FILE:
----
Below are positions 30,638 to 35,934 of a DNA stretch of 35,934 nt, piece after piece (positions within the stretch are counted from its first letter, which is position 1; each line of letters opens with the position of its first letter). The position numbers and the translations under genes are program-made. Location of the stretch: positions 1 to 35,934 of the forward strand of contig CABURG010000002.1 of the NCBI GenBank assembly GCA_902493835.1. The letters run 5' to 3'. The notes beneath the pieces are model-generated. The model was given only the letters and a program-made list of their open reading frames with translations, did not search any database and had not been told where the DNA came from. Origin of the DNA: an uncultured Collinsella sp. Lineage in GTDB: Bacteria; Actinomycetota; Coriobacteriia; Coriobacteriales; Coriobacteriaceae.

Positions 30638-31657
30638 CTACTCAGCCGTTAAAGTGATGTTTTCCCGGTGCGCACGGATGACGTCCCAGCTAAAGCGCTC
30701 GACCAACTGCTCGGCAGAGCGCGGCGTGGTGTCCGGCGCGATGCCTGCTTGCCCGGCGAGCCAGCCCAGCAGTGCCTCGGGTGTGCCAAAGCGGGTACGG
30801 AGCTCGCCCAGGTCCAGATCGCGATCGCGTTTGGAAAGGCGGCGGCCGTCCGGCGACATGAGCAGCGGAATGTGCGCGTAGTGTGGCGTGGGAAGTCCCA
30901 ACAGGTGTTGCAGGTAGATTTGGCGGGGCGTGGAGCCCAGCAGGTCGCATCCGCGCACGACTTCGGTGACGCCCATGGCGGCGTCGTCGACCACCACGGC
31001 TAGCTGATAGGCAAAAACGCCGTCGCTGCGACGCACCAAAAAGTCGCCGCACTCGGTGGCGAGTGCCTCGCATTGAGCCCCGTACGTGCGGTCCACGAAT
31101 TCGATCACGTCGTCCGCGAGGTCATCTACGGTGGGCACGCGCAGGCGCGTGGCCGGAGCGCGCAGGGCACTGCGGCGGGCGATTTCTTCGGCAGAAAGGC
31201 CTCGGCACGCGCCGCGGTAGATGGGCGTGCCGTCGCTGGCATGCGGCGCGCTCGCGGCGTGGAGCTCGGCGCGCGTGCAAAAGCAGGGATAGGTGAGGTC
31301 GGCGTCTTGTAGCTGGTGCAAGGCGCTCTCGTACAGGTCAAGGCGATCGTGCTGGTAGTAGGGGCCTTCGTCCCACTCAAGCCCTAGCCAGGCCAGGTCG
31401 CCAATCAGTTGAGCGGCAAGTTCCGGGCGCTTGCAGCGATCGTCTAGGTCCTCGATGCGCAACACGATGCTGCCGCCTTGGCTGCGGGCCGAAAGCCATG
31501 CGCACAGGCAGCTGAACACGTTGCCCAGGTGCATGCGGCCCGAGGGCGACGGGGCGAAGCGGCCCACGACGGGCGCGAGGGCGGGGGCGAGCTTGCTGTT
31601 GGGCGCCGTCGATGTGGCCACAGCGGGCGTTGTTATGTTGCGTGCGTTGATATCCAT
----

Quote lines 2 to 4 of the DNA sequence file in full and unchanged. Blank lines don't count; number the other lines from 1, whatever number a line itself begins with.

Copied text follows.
Positions 30638-31657
30638 CTACTCAGCCGTTAAAGTGATGTTTTCCCGGTGCGCACGGATGACGTCCCAGCTAAAGCGCTC
30701 GACCAACTGCTCGGCAGAGCGCGGCGTGGTGTCCGGCGCGATGCCTGCTTGCCCGGCGAGCCAGCCCAGCAGTGCCTCGGGTGTGCCAAAGCGGGTACGG